Community brainstorms 62 ideas and creates Mother of Ducks Landcare Group

62 ideas were brainstormed by participants at the event. Photo courtesy Karen Zirkler
15th Dec 2021

Twenty-eight community members gathered in Guyra on a very wet afternoon on Wednesday 1st December, to focus on a special place in our Northern Tablelands landscape.
Southern New England Landcare’s Executive Officer and the event organiser, Karen Zirkler said, “Mother of Ducks Lagoon is special because she is an upland wetland, underlain by peat, and depended upon by a myriad of native plants and animals – a rare kind of ecosystem indeed.”
Deb Bower is a Senior Lecturer in Ecology and Zoology at UNE and Chief Investigator for the environmental trust funded Dynamic Lagoons Project led by UNE. .
Deb explained the reasons why Mother of Ducks Lagoon, and others like it in our region, are so special ecologically.
“These upland wetlands are important because of the unique habitat they form, supporting all kinds of plants and animals that rely on shallow wetland habitat,” said Deb.
Mother of Ducks is a threatened ecological community, like a threatened species but with protection for the whole habitat.
Deb noted that Mother of Ducks Lagoon is not listed as a RAMSAR site because representatives of each wetland type are listed, and Little Llangothlin Lagoon was chosen for upland wetlands.
Participants at the event were welcomed to country by Darrell Ahoy from NSW National Parks & Wildlife Service (NPWS), who noted that the lagoon sits on the border of both Banbai and Anaiwan traditional lands, an area of great significance to both communities.
Darrell also talked about some of the history of the area from an indigenous perspective, sparking a significant number of interesting questions from participants.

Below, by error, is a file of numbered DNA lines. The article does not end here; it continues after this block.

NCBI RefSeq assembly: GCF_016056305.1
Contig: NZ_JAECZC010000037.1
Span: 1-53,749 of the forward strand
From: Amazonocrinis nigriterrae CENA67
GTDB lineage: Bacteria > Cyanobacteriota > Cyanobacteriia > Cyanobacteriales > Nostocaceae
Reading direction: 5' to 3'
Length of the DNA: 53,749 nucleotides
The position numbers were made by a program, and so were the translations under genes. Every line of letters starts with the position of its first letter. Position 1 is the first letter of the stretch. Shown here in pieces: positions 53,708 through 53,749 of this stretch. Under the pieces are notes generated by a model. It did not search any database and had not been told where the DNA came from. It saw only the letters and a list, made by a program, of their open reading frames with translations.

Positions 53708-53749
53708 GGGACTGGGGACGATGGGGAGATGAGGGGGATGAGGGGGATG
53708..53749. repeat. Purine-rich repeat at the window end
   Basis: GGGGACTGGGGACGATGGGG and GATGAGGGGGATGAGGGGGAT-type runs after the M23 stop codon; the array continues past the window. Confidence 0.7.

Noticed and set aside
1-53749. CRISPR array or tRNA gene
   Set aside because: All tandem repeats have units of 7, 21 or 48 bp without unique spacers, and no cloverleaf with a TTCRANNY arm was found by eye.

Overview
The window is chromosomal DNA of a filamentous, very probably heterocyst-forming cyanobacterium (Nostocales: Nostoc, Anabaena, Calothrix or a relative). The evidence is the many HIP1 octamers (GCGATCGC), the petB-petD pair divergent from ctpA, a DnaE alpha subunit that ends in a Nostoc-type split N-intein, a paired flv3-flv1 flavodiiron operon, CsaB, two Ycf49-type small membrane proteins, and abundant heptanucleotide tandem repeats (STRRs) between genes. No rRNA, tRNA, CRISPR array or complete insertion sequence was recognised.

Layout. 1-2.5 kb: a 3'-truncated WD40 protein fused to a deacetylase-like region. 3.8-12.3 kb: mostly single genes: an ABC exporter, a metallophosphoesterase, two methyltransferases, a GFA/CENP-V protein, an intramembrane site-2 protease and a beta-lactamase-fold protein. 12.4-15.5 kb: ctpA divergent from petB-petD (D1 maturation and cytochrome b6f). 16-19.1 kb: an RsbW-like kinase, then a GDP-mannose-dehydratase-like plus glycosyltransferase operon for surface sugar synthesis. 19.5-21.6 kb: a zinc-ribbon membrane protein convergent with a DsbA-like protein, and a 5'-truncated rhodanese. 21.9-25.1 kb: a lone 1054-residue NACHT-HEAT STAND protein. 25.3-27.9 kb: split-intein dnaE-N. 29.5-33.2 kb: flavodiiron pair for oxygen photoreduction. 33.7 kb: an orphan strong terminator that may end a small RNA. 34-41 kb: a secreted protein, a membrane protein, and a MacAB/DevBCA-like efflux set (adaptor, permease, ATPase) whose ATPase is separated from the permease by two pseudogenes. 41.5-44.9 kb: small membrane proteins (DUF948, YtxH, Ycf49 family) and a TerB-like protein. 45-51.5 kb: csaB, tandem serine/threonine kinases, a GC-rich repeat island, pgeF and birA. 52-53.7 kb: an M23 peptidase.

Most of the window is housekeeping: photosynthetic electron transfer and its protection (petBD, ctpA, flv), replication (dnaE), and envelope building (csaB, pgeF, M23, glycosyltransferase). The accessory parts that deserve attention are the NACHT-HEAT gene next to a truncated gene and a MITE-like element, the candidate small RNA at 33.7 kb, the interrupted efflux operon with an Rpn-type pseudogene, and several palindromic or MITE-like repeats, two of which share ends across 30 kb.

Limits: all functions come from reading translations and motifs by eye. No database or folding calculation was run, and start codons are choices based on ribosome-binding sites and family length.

Various modifications to the lagoon began in the 1960s and have included drains, levees and overflow pipes, which have significantly altered the natural values of the lagoon.
Douglas Smith (aka Smurf) from NSW NPWS presented some of this history in his presentation.
The final part of the event saw participants get involved in an interactive brainstorm led by Karen Zirkler around the focus question: ‘How can we help Mother of Ducks Lagoon to Flourish into the future?’
“We wanted the community to suggest what kinds of activities might attract participation in a new Landcare group if one were to form,” said Karen.
“We also wanted to know what community members would like to see such a group doing or achieving in relation to the Lagoon,” she said.
In a matter of just 15 minutes, 62 ideas were generated in an enthusiastic response.
“We were very pleasantly surprised by the number of ideas – clearly participants were motivated by our presenters and the information they shared,” said Karen.
When asked if formation of a group around caring for Mother of Ducks Lagoon is something the community would like to see happen, the overwhelming positive response was ‘yes’.
World Wetland Day on Wednesday 2nd February 2022 has been flagged as the date for a second community gathering lagoon-side to hear from another guest and to take next steps in forming the group.
Anyone interested in being involved should become a member of Southern New England Landcare (free) at so they receive regular eNews updates about coming events.